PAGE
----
Flow. Discover Problems and Waste in Kanban – 2 Years Later

This content is syndicated from Edge of Chaos | Agile Development Blog by Michael Dubakov. To view the original post in full, click here.

Almost 2 years ago I published the Flow. Discover Problems and Waste in Kanban post. The idea was quite simple: visualize the flow of a single user story or bug, and track their life cycle to Done:

You can spot such problems like delays and re-work very fast this way:

Now we’ve brought this idea to life. The Flow chart for every user story, bug and feature will be available shortly in TargetProcess v2.22.9.

The chart gives answers to a whole lot of hands-on questions:

  • For how many days has this User Story been in this particular state?
  • Were there any delays?
  • Was there any re-work?
  • Who was responsible for the User Story?
  • When were Bugs and Tasks added and closed?
  • How much time was spent each day?
  • Were there any impediments?

Let’s look at some examples. The user story on the chart below has been  in Open state for 25 days (it means, in the Backlog). Then it jumped right into In Progress state. Two developers (Alla and Vladimir) started working on it (so it was pair programming). They’d been working for 3 days and then the story was moved into Re-open state. This is quite surprising, most likely they had to switch to something else (no good). Then they got back and spent 15 days working on this user story. That’s way too long. Most likely there were switches as well,  so this should be investigated.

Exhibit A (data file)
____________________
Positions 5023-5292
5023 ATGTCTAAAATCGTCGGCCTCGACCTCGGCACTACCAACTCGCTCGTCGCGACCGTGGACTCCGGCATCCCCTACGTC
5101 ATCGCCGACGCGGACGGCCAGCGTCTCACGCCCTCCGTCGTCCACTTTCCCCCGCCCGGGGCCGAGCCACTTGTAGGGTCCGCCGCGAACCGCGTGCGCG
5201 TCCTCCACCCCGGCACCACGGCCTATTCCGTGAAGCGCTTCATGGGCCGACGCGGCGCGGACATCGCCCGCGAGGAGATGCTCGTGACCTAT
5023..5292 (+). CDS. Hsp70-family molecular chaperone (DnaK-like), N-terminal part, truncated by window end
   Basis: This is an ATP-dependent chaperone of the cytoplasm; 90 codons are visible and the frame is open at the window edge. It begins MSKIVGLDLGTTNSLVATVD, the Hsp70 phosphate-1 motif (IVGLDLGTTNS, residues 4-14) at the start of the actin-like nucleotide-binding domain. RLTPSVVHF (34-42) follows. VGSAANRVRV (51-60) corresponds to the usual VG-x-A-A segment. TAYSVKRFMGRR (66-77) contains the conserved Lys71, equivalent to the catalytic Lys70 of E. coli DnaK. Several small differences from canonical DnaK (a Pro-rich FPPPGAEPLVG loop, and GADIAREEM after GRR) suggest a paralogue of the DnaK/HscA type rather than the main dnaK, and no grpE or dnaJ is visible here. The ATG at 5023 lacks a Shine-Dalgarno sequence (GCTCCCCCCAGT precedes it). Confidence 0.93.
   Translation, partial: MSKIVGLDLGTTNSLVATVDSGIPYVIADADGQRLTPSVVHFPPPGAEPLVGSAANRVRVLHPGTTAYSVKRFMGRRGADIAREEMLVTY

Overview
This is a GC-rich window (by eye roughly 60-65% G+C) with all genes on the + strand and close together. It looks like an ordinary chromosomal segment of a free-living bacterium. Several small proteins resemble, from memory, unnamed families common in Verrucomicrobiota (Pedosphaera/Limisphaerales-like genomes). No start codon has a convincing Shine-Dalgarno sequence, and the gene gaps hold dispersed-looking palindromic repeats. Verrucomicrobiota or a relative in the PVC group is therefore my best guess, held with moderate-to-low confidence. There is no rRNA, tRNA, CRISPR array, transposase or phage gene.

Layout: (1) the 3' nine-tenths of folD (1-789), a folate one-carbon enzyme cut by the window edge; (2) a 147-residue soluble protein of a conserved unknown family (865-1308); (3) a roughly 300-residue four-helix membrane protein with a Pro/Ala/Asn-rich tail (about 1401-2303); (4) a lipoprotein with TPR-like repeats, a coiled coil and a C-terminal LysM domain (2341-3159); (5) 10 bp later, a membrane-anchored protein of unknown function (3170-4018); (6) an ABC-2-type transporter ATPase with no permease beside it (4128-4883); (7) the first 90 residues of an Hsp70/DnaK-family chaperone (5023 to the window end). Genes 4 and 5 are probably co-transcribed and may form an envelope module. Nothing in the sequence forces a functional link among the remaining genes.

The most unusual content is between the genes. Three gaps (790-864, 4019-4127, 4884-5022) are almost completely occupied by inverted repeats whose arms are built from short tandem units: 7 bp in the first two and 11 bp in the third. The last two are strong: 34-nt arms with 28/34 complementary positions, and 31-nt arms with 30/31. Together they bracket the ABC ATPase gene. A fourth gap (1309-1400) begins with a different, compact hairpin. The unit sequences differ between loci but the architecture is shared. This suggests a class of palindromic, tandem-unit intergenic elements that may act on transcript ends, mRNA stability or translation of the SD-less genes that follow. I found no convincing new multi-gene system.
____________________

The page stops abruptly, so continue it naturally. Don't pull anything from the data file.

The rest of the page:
Starting from Oct-18 the progress was very good: development went smooth, tester found several bugs and they were fixed in 2-3 days. Finally, the user story was released to production with no more delays.

You immediately get a high-level overview: delays and up/down state transitions. It is a clear sign of some problems, the systematic ones or not known so far, but we already have some background info to start an investigation).

Let’s check another example. It looks like the user story on the chart below was taken to development right as it was added. That’s true in fact, since it was a customer request to which we reacted immediately. It was implemented in a single day, and there was a small delay before tester took it to the  testing phase. We found quite many bugs and fixed them in 2 days, everything is fine. But then the completed user story was hanging in Release Branch state for 11 days, and that’s no good.

We’re planning to extend this Flow Chart and put more information there (comments, attachments, etc.) The goal is to provide the complete production timeline uncovering hidden malignant patterns and problems. You should be able to get a high-level overview in an instant and dig into as many details as possible.

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